Mice may be a nuisance in the home, but Jennifer Allocco ’17 (CLAS) is learning that they’re very important in the lab.
This summer, Allocco, a biological sciences and German double major, is working as an intern in The Serreze Lab at The Jackson Laboratory in Bar Harbor, Maine. Working alongside postdoctoral associate Maximiliano Presa, the 21-year-old is conducting research that will help scientists understand the genetic aspects involved in the development of Type I diabetes.
Presa’s ongoing research focuses on the study of the thymic negative selection process, and Allocco is genotyping mice during her 10-week internship. She uses flow cytometry, a laser-based technology that helps to give specific data about cells, when studying both mice with diabetes and mice without diabetes.
“It’s very interesting,” she says. “I’m learning a lot.”
Allocco says she was encouraged to apply to research experience programs by a staff member at UConn’s Center for Career Development. The Jackson Laboratory Summer Student Program was her first choice, and she was accepted after completing an application and submitting a resume and essay.
The Center for Career Development actively supports and encourages student participation in experiential learning, including internships. These learning experiences provide a tangible way for students to confirm their major or career choice, says Ana Clara Blesso, the center’s assistant director of experiential learning. They also allow students to apply academic knowledge in a professional setting and learn new things, she adds.
Throughout her internship, Allocco says she receives instruction and feedback, but is also able to form her own opinions. She is grateful that Presa allows her to collect and analyze data on her own before he discusses it with her.
In addition to learning more about the project that she is working on, Allocco has the added benefit of learning about projects spearheaded by other Jackson Laboratory scientists. Weekly lab meetings give her exposure to other research topics and lab techniques.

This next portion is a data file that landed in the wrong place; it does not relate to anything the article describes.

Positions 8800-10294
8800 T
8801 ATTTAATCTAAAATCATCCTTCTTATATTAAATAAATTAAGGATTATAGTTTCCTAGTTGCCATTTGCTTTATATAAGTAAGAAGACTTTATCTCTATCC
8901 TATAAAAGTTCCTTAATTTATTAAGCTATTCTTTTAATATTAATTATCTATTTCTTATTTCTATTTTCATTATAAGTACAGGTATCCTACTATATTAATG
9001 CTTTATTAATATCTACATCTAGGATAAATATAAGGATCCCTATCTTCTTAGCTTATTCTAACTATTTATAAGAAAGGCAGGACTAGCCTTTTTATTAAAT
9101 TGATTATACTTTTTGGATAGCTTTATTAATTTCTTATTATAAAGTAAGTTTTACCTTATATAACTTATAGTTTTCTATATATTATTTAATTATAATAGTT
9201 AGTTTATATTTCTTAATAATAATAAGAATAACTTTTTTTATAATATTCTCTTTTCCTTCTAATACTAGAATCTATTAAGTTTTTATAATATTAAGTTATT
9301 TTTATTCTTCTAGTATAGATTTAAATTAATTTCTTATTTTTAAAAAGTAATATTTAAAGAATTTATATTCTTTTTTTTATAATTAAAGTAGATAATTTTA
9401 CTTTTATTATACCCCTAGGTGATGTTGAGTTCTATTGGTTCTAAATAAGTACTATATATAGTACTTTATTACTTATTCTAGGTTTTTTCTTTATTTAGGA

“I don’t always understand everything, but I know enough to be impressed,” she says.
Allocco, of Chatham, N.J., first discovered her interest in biology in high school and she chose to major in biological sciences at UConn.
“I fell in love with the subject,” Allocco says.
When Allocco headed to college, she already knew she didn’t want to be pre-med. She likes research, and her summer internship has only fueled that passion.
“I like the lab,” she says.
At UConn, Allocco is an honors student who works in the Schwartz Lab, a physiology and neurobiology lab that focuses on identifying protein kinase motifs using an E. coli peptide library. While research in the Schwartz Lab is different than research at The Jackson Laboratory, she says many of the same basic skills apply, and adds that her internship is teaching her to be helpful in all areas of a lab.
Allocco, who will be taking the GRE before returning to campus this fall, hopes to earn both a master’s degree and a doctorate after she is awarded her bachelor’s degree.
Allocco is one of 35 students in The Jackson Laboratory’s Summer Student Program in Maine this year. Thirteen students, including other UConn students, are working at The Jackson Laboratory for Genomic Medicine in Farmington.
Each student is a valued member of the company’s research team as they investigate the genetics and genomics of human disease, and every effort is made to place students in labs with mentors of interest, says Mike McKernan, the company’s program director for STEM and undergraduate education.
All summer interns at The Jackson Laboratory work at least 40 hours a week and receive a $5,000 stipend. Expenses, including room, board, and travel are also covered.
This summer marks Allocco’s first trip to Maine, and she is still awed by the state’s beauty. She is sharing a house with other interns and says she is stunned by her surroundings.
“Our backyard is basically a national park,” she says.
McKernan says all interns begin the Summer Student Program by writing research proposals that serve as roadmaps for their research projects. In addition to fulfilling their summer lab responsibilities, students are expected to attend the program’s educational components, which include discussions on ethical, legal, and social issues in genetics. They learn to operate as a member of a research team, to communicate science, to stick with a project when things get frustrating, to come up with new ideas, and to engage their creativity to solve problems.
“The goal of the Summer Student Program is to provide students a research experience in genetics and genomics that will facilitate a career in, or informed by, science,” McKernan says. “Yes, we want to cultivate future scientists, but we also want to cultivate future teachers, physicians, journalists, and entrepreneurs who are inspired by genetics in other fields of work.”